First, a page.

Colchester castle rangers give mouth-to-mouth to fish

Koi carp
Image caption Three large koi carp, similar to the one pictured here, were taken from a container and subsequently died

Park rangers have given mouth-to-mouth resuscitation to a number of fish after the tank they were in was slashed.

Forty-five "much loved" fish died at Castle Park in Colchester, Essex, on Wednesday while their pond was cleaned and they were in a container.

Park staff rushed to save a number of fish, managing to successfully resuscitate some of the larger ones.

An 18-year-old man has been charged with theft and causing unnecessary suffering to a protected animal.

Follow more on this story and other Essex news

Colchester Borough Council said most of the water in the tank was lost, resulting in the death of "45 fish - including all of the oldest, rarest and most valuable koi carp that had lived in the pond for many years".

A spokesman said the three largest koi carp to perish were all about 30 years old and may have been worth up to £200 each.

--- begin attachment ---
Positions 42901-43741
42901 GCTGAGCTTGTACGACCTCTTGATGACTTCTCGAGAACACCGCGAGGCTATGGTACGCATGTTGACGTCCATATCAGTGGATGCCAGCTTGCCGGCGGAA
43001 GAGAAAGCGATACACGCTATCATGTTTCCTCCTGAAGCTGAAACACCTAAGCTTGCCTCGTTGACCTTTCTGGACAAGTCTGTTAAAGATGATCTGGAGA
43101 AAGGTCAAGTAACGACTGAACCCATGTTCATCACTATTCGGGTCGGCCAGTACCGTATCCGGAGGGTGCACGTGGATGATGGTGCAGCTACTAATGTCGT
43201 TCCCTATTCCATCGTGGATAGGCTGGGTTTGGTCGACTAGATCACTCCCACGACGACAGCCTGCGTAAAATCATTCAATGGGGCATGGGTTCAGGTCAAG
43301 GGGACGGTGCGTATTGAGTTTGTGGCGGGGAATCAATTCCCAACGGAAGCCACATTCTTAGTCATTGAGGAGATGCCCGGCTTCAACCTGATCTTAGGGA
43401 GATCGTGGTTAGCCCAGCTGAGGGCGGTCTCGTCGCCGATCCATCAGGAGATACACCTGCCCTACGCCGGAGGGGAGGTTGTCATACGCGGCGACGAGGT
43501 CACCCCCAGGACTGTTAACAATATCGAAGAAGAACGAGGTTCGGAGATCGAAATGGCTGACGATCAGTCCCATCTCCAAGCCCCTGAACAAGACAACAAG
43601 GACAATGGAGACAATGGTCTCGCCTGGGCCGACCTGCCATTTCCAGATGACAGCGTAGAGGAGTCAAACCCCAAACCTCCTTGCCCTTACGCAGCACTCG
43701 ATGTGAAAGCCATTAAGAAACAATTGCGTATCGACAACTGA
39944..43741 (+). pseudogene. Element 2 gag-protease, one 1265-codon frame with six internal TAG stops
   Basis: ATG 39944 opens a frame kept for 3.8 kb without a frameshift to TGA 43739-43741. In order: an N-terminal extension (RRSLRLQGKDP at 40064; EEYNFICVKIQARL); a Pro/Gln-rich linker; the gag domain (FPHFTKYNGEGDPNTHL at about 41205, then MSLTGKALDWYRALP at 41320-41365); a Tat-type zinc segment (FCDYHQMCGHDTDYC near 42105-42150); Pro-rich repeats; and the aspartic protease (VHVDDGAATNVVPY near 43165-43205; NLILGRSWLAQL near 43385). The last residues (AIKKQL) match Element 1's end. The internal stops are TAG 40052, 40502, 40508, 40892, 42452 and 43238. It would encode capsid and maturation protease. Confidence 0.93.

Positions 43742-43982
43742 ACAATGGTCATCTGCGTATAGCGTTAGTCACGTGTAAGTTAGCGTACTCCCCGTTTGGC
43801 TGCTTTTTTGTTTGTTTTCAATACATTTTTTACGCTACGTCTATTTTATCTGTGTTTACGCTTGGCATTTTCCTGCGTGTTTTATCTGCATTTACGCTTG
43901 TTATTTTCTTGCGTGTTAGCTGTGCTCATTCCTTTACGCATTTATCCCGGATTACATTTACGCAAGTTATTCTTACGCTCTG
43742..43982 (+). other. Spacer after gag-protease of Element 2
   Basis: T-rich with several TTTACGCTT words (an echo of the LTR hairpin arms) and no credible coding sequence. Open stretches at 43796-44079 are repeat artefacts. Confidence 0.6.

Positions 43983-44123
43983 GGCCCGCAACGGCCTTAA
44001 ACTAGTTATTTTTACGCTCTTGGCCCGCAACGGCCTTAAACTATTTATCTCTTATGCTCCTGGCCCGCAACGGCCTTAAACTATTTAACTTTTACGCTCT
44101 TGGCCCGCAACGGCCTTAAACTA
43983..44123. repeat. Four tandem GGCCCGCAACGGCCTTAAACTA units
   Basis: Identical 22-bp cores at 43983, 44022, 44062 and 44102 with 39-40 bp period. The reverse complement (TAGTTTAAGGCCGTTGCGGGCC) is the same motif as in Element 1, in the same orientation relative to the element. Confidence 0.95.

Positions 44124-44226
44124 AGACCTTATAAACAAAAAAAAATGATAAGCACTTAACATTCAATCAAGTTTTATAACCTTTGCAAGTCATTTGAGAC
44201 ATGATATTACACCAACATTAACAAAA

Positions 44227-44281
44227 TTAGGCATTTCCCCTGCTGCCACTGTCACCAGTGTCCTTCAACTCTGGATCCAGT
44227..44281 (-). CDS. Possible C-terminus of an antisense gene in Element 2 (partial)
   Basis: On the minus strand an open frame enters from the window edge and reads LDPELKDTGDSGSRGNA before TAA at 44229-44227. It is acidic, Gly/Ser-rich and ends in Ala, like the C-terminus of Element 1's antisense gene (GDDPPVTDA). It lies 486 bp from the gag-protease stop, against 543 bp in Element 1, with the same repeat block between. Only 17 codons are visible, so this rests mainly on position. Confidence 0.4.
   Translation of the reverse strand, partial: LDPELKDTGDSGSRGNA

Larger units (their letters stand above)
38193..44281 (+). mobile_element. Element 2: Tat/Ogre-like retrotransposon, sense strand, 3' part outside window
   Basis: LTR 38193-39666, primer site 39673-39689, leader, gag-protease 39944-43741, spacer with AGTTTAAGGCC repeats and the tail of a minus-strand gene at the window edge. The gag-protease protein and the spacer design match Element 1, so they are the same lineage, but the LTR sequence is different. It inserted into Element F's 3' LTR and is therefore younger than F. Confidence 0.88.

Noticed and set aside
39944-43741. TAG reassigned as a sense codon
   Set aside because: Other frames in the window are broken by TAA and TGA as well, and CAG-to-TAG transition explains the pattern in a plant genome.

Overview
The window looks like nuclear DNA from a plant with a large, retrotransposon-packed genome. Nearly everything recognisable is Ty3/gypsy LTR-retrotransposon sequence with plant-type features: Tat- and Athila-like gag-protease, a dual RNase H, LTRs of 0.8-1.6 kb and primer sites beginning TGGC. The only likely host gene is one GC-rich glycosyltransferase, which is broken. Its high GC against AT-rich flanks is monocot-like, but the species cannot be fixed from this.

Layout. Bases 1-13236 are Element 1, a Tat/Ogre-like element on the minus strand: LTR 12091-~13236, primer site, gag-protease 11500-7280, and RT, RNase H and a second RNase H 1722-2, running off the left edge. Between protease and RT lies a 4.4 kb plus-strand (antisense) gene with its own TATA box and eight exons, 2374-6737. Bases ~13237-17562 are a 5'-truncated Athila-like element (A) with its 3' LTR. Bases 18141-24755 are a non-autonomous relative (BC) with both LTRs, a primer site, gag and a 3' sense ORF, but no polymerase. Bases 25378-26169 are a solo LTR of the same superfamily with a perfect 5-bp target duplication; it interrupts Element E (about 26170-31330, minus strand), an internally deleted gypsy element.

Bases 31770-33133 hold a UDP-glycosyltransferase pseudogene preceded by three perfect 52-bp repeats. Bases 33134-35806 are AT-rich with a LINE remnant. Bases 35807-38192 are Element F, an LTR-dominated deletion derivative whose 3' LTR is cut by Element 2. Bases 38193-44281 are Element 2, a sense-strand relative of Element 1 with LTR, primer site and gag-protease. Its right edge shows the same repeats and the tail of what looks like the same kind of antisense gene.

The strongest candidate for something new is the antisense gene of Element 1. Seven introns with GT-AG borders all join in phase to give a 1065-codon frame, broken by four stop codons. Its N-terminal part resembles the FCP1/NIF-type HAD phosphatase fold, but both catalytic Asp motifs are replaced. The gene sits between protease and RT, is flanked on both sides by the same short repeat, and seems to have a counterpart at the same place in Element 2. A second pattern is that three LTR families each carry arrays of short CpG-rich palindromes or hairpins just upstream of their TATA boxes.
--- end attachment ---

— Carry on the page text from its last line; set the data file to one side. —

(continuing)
"It's very upsetting for the staff - those carp were like children to them, they'd been with them for so long".

Image copyright Alamy
Image caption Rangers at Colchester's Castle Park tried to save the fish, including valuable koi carp, after their temporary tank was slashed

Anne Feltham, the council's portfolio holder for business and leisure, said staff had worked extremely hard to try to rescue the fish.

"One of the staff actually gave mouth to mouth resuscitation on some of the larger fish which was an absolute eye-opener to me - I wouldn't have even known that was possible."

The charged man will appear at Colchester Magistrates' Court on 22 November.

A 16-year-old boy who was also arrested was released without charge.

'Good at surviving'

Fish breathe by gulping water into their mouths and passing it through their gills, where oxygen is absorbed from the water and dissolved into the fish's blood.

Dr Rod Wilson, Associate Professor of Integrative Animal Physiology at the University of Exeter, said carp were "famously good at surviving in water with little oxygen, or even out of water for a fairly long time".

"I'm doubtful mouth-to-mouth resuscitation would be that useful in this case, but it would be unlikely to have a negative impact on the fish," he said.

"The fish might have survived anyway, especially in cold weather conditions like we have at the moment - it slows their metabolism right down and so they need less oxygen and will survive longer in air."

Related Topics